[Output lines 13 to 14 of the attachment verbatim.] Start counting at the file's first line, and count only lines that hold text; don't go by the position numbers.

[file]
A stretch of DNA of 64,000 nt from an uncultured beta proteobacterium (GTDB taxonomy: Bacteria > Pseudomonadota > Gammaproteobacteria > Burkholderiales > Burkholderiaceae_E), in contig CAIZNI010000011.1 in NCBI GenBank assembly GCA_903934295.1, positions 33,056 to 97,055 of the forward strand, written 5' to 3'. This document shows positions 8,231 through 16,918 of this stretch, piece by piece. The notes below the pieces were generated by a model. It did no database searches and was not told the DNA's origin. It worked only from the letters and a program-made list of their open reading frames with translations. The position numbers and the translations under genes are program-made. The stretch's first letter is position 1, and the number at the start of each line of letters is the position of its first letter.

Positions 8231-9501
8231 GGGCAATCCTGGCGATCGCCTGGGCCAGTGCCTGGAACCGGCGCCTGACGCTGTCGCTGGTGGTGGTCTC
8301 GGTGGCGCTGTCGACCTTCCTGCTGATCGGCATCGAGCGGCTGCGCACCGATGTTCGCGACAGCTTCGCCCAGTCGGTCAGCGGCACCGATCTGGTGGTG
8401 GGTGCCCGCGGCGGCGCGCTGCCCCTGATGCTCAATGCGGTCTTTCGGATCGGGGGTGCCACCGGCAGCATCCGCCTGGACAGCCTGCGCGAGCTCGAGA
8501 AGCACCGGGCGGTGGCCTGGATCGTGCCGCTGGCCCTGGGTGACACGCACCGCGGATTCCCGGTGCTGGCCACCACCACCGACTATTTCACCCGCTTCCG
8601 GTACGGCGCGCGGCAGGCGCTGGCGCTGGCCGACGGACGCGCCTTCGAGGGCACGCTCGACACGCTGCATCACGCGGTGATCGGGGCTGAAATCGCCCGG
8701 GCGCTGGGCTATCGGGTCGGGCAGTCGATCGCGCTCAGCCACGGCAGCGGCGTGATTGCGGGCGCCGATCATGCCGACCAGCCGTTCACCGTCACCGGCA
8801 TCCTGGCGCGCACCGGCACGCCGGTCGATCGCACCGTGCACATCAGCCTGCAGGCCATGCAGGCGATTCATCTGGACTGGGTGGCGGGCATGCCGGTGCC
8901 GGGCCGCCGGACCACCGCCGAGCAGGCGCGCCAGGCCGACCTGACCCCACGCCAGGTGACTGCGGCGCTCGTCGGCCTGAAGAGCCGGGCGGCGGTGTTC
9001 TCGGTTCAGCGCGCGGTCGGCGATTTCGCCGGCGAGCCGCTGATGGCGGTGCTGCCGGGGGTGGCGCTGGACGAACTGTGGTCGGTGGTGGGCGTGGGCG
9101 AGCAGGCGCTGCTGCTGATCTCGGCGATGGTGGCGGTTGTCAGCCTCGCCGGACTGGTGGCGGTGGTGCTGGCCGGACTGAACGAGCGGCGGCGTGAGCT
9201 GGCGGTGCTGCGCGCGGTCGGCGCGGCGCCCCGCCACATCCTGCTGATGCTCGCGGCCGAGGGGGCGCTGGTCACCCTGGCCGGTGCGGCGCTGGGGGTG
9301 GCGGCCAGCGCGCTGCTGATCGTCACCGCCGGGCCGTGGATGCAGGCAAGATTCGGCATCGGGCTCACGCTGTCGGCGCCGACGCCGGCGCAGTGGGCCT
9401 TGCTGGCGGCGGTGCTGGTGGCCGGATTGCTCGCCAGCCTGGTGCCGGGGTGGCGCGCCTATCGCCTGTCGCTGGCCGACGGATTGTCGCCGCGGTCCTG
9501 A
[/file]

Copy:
9201 GGCGGTGCTGCGCGCGGTCGGCGCGGCGCCCCGCCACATCCTGCTGATGCTCGCGGCCGAGGGGGCGCTGGTCACCCTGGCCGGTGCGGCGCTGGGGGTG
9301 GCGGCCAGCGCGCTGCTGATCGTCACCGCCGGGCCGTGGATGCAGGCAAGATTCGGCATCGGGCTCACGCTGTCGGCGCCGACGCCGGCGCAGTGGGCCT